Truly one of the most beautiful properties I had ever seen, our visit was made even more magical when the time came to load into our safari vehicle and visit the elephant sanctuary only a short drive away.
Back to the Wild: The Ithumba Elephant Reintegration Unit
We arrived at the Ithumba Unit’s viewing area and toured the enclosures while the elephants and keepers were out in the bush. The elephants at this sanctuary had all graduated from the Nairobi nursery. When ready, they’re brought to this unit in East Tsavo National Park where they have access to the African wilderness and can explore what it’s like to be truly wild.
This location in Ithumba is Sheldrick’s most successful reintegration unit. In the vast Tsavo National Park, the elephants have access to terrain untouched by mankind and can experience living in the wild before being released. It has also become a hub for elephants currently living in the wild—a fully protected environment for them to thrive.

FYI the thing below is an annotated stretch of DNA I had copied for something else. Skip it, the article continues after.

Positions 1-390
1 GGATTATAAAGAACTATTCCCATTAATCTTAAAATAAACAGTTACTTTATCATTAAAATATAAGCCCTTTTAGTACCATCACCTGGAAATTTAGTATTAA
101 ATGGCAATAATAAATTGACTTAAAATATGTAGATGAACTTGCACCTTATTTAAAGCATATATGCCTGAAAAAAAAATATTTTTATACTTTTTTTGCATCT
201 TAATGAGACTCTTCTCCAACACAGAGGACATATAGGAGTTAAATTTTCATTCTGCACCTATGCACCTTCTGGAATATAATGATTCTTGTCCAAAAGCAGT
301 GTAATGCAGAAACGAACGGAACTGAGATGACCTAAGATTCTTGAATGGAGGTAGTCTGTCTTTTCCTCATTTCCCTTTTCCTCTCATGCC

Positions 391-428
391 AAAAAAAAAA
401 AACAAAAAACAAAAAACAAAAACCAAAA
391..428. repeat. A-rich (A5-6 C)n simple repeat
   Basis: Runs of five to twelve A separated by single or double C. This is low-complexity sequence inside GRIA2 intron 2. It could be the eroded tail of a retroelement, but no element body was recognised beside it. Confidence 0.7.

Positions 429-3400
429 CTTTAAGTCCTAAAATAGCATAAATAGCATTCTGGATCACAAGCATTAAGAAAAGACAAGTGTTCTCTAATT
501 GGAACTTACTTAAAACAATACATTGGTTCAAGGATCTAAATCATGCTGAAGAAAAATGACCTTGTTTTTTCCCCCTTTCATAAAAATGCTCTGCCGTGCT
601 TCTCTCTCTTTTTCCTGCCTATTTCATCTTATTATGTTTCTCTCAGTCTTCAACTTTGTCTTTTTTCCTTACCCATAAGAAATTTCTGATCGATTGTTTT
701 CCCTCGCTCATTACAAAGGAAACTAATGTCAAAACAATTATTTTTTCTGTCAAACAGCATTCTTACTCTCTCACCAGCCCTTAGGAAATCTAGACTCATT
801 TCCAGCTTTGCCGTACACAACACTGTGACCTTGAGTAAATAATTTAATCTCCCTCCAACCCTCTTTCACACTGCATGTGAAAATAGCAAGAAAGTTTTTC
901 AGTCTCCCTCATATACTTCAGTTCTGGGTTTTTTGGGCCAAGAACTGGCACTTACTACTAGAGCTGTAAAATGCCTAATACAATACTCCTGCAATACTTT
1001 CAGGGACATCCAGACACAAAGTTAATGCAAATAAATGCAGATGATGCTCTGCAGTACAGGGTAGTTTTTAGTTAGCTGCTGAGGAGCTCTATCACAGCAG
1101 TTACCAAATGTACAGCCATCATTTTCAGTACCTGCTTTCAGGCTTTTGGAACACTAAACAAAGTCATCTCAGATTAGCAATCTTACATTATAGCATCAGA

Get a sneak peek behind the scenes at the Ithumba Reintegration Unit here.
An Unexpected Reunion: Melia and Her Beautiful Baby
During our days at Ithumba Camp Tsavo, we ventured to the reintegration unit in the mornings and evenings to join the keepers and orphans. We were lucky to see many wild elephants who visited the orphans.
A special surprise was seeing a former orphan, Melia, who had given birth to a new baby the week prior. It was such a wonder to see a fully rehabilitated elephant bring her wild-born baby back to take comfort in the safety of the unit and visit the keepers. It says so much about the environment that’s created for them and the loving care of the keepers. You can read Melia’s incredible birth story here.
In a more personally gratifying moment, I had the wonder of reuniting with Malkia, an orphaned elephant I first had the pleasure of meeting 6 years prior. It was our very first visit to the Nursery.